Back in the closet

Older lesbian and gay people who have been
“out” for many years can find that ageing brings problems in the
form of adverse reactions from care staff and other service users.
Anabel Unity Sale looks at what must be done to confront these

After a lifetime of openness about their
sexuality, lesbians and gay men face a new enemy: their age.
Despite spending decades being out and proud, many older lesbians
and gay men are having to hide their sexuality when they need care.
And there is evidence that many are being forced back into the
closet because they fear homophobic reactions from care staff and
other service users if they come out.

people’s charity Age Concern was so concerned about the needs of
older lesbians and gay men that it organised the first national
conference on the subject last month (News, page 12, 9 May).
Conference speakers and delegates revealed the difficulties this
group face when deciding to use care provision.

Concern director general Gordon Lishman says many older lesbians
and gay men are frightened about not being able to cope with going
into care. “Many fear being with staff and other users who are
homophobic, and it is an understandable fear,” he says.

Dunn, older lesbian development worker at the Lesbian and Gay
Foundation health and community charity, agrees. “I’ve heard
anecdotal evidence that staff whisper about gay users behind their
backs in a ‘nudge, nudge, wink, wink’ way,” she says.

It can
be daunting for lesbian and gay service users if care staff have
not had sexuality awareness training, says Fran Springfield,
assistant director and head of care at Hill Homes housing

staff have not been appropriately trained to act and react with
older lesbian and gay residents in appropriate ways, they will not
understand their cultural needs and issues.”

It is
not only the fear of other people’s reactions that stops older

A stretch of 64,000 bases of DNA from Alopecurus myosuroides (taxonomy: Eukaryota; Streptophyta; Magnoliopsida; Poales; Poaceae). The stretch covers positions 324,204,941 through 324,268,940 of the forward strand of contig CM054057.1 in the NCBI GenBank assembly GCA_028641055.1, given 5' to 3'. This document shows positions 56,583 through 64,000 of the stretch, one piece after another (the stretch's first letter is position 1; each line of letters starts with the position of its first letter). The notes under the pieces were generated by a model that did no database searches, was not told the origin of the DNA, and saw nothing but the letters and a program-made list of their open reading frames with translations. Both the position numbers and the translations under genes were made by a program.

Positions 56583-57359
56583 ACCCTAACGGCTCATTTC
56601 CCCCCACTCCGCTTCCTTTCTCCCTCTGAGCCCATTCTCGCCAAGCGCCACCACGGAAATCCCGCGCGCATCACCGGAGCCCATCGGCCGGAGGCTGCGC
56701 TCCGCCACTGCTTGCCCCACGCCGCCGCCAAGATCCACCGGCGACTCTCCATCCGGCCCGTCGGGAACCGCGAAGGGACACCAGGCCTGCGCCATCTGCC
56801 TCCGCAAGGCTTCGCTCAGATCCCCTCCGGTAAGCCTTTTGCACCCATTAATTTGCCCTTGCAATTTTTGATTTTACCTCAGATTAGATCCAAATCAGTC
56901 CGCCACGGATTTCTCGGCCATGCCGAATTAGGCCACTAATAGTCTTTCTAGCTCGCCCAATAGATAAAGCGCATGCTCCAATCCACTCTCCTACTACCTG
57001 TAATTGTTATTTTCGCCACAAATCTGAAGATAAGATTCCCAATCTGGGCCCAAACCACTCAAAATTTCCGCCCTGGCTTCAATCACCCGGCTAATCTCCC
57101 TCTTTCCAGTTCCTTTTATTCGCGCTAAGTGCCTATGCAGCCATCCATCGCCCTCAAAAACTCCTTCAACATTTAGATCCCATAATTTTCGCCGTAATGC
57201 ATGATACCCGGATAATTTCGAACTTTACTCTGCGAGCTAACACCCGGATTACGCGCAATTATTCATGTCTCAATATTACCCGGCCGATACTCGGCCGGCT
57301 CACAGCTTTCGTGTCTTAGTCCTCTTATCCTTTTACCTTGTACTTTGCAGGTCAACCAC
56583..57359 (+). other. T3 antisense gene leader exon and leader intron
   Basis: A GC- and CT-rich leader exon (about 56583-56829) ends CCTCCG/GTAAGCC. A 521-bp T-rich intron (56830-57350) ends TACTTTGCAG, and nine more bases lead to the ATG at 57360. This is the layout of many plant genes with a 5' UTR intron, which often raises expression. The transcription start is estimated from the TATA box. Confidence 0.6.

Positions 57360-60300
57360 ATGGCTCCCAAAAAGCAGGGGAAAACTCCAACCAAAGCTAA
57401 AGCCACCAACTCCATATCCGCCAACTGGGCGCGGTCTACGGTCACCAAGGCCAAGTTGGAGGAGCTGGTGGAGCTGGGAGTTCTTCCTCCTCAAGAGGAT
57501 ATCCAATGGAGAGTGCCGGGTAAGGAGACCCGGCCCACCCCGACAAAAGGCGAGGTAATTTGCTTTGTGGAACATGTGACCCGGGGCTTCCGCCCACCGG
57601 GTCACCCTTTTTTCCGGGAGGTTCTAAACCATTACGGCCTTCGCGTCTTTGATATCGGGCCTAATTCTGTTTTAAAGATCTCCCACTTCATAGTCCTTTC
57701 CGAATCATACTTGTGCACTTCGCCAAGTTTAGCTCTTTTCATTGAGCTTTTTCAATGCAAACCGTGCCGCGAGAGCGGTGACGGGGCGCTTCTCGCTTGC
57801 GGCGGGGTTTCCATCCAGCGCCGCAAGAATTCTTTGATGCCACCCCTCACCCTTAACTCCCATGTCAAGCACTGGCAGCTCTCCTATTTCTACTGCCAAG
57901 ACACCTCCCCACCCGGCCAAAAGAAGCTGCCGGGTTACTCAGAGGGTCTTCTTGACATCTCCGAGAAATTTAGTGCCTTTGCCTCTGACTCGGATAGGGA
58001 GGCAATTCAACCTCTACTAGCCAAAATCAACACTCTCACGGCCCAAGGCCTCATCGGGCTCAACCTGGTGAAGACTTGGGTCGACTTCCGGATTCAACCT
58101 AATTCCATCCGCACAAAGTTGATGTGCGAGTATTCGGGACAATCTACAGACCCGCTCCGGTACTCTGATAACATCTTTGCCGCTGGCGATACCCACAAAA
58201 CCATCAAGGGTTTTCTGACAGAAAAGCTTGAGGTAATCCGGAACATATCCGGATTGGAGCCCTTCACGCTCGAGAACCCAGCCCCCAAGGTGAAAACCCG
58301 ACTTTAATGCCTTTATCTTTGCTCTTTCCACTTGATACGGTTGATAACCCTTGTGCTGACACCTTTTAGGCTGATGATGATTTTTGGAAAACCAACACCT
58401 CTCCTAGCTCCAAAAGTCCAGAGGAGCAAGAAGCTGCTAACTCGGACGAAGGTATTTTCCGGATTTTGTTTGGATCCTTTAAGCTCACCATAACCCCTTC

lesbians and gay men being open about their sexual identity. Martin
Green, chief executive of Counsel and Care, says the experiences of
older lesbians and gay men can sometimes make them reluctant to
reveal information about themselves. He says: “For the generation
going into care now, homosexuality was a great taboo when they were
younger.” Sex between men was illegal until 1967 when the Sexual
Offences Act decriminalised it between two consenting men aged 21
or over. Green suggests that older lesbians and gay men are more
cautious about being open about their sexuality compared with their
younger counterparts.

what effect does this all have on older lesbian and gay people
receiving care? Springfield says staff failure to consider the
needs of older lesbians and gay residents disempowers these service
users: “All older lesbian and gay men’s ability to be themselves,
and to behave in a way they normally would, is taken away from them
if staff treat them inappropriately.”

says homophobic responses from care staff and other service users
can also have a profound impact on older lesbians or gay men: “They
can become isolated, depressed and suicidal.”

invisibility of older lesbian and gay people in care homes has
meant they been unable to say what their needs are, says Lishman.
“Many older lesbians and gay men are used to hiding their sexuality
and don’t expect those providing services to be understanding about
it, or to have knowledge of their care needs.”

Another consequence of staff
failing to accept or acknowledge an older person’s lesbianism or
homosexuality is that their partner becomes excluded from their
care. “With gay relationships, the partner is not always assumed to
be the first carer in line,” Green says. Also a lesbian or gay
partner who is not classified as the primary care giver will miss
out on respite support.